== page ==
Scott Vestweber said his homestead south of Clear Lake on 190th Street was also damaged. He was upstairs and his mother downstairs when the worst of the storm hit. Cheryl said it was the first time in her life that she thought she should have gone to the basement. Several trees fell, but luckily none on their house. A metal building used as a store was completely destroyed, as the two locked doors were opened and sent flying.
Nearby, Brent and Linda Scarrow on 180th Street sustained extensive damage to two outbuildings across their area. One of the buildings was a new structure that houses their company, Bec Foods.
âIt was a tense situation to see the roof of the building go up and down and know that if it came loose it would come straight to the house,â Brent said. He added that it is also frustrating to know that contractors are already overbooked and supplies are scarce. âReplacement doors to close the structure aren’t available until at least May,â Brent said.
âWe are very grateful that our house was not damaged and that no one was injured,â said Linda. âOverall it’s a lot of damage, but it could have been a lot worse. “
Cliff and Laurie Sheakley, 408 Bedford St., have one of the city’s most impressive Christmas exhibits. It’s a highlight for Cliff to light up his entire home and yard every year for the sake of the community. So we can only imagine how nervous he was that all of his hard work could be destroyed in Wednesday night’s windstorm.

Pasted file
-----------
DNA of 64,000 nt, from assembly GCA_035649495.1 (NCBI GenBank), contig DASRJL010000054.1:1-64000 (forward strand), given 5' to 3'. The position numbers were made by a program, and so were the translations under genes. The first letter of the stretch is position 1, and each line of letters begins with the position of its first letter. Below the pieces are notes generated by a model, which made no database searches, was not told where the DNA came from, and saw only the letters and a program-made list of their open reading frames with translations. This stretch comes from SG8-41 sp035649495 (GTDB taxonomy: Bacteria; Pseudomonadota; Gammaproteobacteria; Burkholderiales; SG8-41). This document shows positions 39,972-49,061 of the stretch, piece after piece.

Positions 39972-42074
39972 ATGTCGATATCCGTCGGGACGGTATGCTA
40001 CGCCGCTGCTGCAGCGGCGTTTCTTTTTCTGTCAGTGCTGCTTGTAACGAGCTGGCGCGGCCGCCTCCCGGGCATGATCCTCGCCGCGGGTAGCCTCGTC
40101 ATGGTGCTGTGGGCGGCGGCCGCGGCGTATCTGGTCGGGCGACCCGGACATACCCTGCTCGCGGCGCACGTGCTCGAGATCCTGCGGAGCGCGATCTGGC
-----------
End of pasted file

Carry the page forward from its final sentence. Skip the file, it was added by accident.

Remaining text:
âI tried to prepare as much as possible in advance,â Cliff said. âI staked out Santa’s workshop and barricaded the window and the door. But despite my best efforts, all of my screens broke. I was able to put them back in place on Thursday, with the exception of the angel, which needs to be rewired.
The Clear Lake Police Department received 113 phone calls Wednesday night, including 48 service calls, CLPD Captain Mike Colby reported. The CLPD worked in tandem with the city’s public works department to respond to emergency calls and clean up debris where needed in the city. This included three sheds which were lifted over a fence at Truck Specialties and deposited on Route 122
Public Works Director Jeremy Korenberg said advance notice of the storm’s potential helped them prepare. Additional workers were called in to fill the lifting stations, and three crew members stayed at the town store until 2 a.m. to be available for road clearing. City crews helped Alliant Energy deal with areas where there was debris on the road with poles and lines down. One of the hardest hit areas was 27th Avenue South, which was closed to traffic until Monday afternoon.
According to Alliant Energy spokesperson Melissa McCarville, in the Clear Lake area, 7,090 customers were without peak electricity.
Korenberg said a dozen decorative city lights were out and one fell.